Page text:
• We don’t have fire sprinklers in our server room but we did have a huge water main in the roof above the server room. It only cost us 11 million dollars to replace our server room when the water main burst and turned our servers into an indoor water feature.

  • I eat my lunch in the server room too some days when it’s really hot – a nice cool place where only my people have access… Not near the servers though xD

  • My data center confession details a shocking event which, surprisingly, did not lead to a discontinuation of my consulting contract. It did, however, lead to a banning of Barb’s Cape in the server room.

    When I was but a wee lass, a grad student earning part time cash supporting a system built by a defunct former employer at one of the largest law firms in America, my desk was IN the server room. Being a grad student with personality and a reputation, I wore a winter cape instead of a winter coat. So every day I’d gamely walk into the server room after class, toss my Darth Hackeresque winter cape on a nearby flat surface and get to work. Around 7 or so, I’d pick my cape up and leave to go home.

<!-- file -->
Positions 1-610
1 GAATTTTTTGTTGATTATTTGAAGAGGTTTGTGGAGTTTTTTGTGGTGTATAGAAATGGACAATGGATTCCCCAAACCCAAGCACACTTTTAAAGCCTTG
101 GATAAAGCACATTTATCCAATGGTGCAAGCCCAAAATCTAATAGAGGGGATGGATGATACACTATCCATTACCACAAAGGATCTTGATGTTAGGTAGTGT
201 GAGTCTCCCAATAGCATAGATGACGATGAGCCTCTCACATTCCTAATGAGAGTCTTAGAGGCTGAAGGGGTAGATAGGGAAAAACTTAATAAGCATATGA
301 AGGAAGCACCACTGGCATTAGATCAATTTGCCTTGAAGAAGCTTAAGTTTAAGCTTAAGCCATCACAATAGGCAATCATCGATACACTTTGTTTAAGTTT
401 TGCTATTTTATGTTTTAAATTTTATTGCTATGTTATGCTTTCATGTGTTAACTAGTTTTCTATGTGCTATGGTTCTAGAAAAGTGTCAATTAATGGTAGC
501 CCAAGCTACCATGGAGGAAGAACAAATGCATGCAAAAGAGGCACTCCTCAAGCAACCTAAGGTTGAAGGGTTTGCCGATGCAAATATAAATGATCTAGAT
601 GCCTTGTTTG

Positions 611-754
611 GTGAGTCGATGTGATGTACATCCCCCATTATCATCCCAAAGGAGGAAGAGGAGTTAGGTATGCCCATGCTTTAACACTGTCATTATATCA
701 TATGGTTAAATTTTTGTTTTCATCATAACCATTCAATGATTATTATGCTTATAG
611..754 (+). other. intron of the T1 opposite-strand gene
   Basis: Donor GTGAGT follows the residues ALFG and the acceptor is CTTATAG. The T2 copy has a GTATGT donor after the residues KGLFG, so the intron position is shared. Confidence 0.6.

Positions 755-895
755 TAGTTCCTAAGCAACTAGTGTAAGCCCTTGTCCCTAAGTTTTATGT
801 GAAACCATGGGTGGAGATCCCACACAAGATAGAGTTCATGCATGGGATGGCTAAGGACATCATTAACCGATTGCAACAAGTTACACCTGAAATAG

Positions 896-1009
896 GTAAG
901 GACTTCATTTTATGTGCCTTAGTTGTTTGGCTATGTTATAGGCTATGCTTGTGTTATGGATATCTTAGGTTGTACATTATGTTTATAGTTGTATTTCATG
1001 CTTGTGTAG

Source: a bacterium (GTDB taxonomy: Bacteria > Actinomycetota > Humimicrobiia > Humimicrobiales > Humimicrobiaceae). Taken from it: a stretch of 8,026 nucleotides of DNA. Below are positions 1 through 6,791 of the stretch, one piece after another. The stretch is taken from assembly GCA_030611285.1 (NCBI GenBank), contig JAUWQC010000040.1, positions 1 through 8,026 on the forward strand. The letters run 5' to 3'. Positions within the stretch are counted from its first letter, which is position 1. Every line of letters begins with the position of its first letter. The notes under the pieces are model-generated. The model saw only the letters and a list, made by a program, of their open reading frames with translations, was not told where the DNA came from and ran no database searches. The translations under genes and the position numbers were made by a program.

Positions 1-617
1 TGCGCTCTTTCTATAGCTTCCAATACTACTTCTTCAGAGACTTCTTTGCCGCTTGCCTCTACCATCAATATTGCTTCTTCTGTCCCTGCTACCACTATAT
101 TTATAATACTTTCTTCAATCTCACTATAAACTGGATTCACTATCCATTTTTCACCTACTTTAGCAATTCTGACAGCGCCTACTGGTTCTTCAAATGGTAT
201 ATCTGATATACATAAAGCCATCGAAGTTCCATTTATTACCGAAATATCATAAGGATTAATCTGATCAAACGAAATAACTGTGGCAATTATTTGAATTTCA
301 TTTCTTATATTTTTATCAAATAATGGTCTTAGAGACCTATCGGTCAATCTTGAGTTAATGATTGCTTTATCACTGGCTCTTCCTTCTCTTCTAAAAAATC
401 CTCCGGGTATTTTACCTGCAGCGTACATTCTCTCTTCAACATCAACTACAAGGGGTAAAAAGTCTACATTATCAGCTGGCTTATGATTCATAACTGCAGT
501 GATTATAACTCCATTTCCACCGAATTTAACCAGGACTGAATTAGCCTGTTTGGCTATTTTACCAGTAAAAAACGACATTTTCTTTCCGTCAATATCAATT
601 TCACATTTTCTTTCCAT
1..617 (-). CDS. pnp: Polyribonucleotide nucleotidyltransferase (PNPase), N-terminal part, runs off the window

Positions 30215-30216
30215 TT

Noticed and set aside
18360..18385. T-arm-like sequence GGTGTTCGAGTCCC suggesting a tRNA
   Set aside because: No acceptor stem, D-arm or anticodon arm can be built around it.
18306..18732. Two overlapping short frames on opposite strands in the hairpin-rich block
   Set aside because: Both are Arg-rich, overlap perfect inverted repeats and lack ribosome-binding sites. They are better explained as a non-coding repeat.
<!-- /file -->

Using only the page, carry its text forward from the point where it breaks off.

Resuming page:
And therein was the source of the problem. One day, as I grabbed my cape on the way out the door, one of the armholes caught on a handle on the side of the flat surface, and I pulled to get it free. Ooops, the handle turned (IMHO) *FAR* too easily when I did that.

    And what greeted me was the sort of sound I’d never before, or since, heard: several dozen large-ish servers simultaneously powering down. The flat surface was… the server room’s UPS. It took down the servers, the network lines connecting 14 or so branch offices in the US and Europe and the phone system. They had to call the UPS service people to get it turned back on. In the meantime, everything was dead in the water. Fortunately, this didn’t happen during the business day for the HQ office (which was the one in which I worked).

    Somehow I lived to tell the tale, and stayed there for another 18 months before I left that gig to resume full time employment.